Author: UniqueWritersBay

The Role of the RN / APRN in Policy Making

To be successful, nurses must begin viewing themselves as change makers and experts in their own right capable of impacting practice by actively participating in decision-making. This involves direct involvement in issues linked to prevailing healthcare delivery systems while guaranteeing the provision of first-rate services. The existing nursing environment and the leading nursing organizations offer such opportunities and play a significant role in promoting nurse’s participation in the decision-making process.

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The clinical environment is an ideal starting point for Registered nurses and Advanced Practice Registered Nurses aspiring to participate in the decision-making process and establishing change management frameworks. A set of unique expertise and credentials qualify nurses to participate in discourse on the efficiency of healthcare delivery frameworks, especially since they are typically tasked with affecting the implementation process (Chadwick, 2013). This is crucial in ensuring delivery programs and systems are always working at optimum level and capable of improving patient outcomes and the clinical environment. Furthermore, the clinical environment is fundamental as an ideal environment for presenting concerns for policy review with the ultimate aim of improving the overall state of the workplace environment. Nurses also have a responsibility to oppose policy changes likely to be detrimental to the quality of care provided and welfare of clinical staff.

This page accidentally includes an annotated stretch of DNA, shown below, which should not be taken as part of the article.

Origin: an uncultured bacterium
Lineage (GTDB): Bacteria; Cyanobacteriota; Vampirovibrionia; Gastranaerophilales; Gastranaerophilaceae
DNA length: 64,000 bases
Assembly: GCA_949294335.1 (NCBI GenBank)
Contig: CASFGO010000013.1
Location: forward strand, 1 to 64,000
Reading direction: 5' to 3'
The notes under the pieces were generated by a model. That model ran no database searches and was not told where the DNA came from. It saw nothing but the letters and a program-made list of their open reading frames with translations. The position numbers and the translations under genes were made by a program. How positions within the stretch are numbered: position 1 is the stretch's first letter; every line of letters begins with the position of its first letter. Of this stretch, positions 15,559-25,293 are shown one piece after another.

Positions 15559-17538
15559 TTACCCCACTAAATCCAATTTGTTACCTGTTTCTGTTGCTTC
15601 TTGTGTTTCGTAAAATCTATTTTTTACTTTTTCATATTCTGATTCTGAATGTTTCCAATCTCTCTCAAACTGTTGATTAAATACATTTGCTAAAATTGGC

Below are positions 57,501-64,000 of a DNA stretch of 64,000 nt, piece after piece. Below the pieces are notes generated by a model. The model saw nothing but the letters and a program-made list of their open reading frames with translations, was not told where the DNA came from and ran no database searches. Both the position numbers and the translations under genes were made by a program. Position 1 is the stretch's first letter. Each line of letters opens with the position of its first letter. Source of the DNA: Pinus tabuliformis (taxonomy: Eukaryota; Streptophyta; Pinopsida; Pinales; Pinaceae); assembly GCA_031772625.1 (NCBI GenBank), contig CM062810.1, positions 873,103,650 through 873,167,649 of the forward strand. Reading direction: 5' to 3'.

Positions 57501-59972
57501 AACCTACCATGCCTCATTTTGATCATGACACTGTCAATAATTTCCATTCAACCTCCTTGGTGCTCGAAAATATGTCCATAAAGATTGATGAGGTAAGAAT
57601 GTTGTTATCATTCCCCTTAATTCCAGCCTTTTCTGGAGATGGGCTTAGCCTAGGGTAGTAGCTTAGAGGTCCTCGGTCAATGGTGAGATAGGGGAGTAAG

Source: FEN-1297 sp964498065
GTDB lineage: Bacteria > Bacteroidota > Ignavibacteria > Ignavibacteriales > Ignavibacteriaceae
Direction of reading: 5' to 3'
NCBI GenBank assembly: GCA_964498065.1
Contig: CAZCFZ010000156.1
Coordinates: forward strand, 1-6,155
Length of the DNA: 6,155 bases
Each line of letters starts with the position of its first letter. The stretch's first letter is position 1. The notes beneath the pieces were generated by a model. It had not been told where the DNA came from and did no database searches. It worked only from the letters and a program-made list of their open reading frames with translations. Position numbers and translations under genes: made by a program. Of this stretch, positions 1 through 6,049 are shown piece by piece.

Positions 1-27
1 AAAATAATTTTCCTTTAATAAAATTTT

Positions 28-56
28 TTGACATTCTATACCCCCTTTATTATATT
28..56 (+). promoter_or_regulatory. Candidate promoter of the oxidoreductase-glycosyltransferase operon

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Leading nursing organizations also serve as an important avenue for presenting foremost clinical concerns coupled with members’ active participation in the decision-making process. Organizations such as the National League for Nursing (NLN) provide an incomparable platform for members to directly engage healthcare stakeholders and identify areas in need of drastic overhaul or policy review (Hart & Scarlett, 2017). RNs and APRNs are particularly instrumental due to their experience and a high likelihood of being aware of key areas in need of instantaneous top-level intervention. Additionally, participation of nurses within nursing organizations is also beneficial for clinical staff since they are characteristically aware of the challenges encountered within the contemporary clinical environment and can, therefore, propose actionable propositions within the context of  a decision-making process (Roberts & Holland, 2013). Nurses are, therefore, obligated to identify opportunities for them to them to participate in the decision-making process with the aim of integrating the highest standards of care into practice and ultimately shape its future.

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However, poor reception by high-ranking stakeholders is often a major impediment to nurses’ participation in today’s clinical environment while exclusive membership rights hinder involvement in nursing organizations. As a rule of thumb, nurses are often required to be acutely and prepared for holdups likely to hinder their propensity to successfully participate in the decision-making process (Gawthorpe, 2013).  Such scenarios are likely to emerge when a nurse upper management fails to acknowledge concerns presented or their impact on the clinical environment. In other instances, poor knowledge of proposed and implemented policy changes may ultimately hinder their efficacy when put to use (Leufer & Cleary-Holdforth, 2013). On the other hand, bureaucracy in the process applied when admitting members into high-profile nursing organizations may hinder their participation in the decision-making process. This particular challenge can be addressed by adopting simplified admission mechanisms for recruiting members while focusing on professional leadership qualities as a pillar for nursing organizations.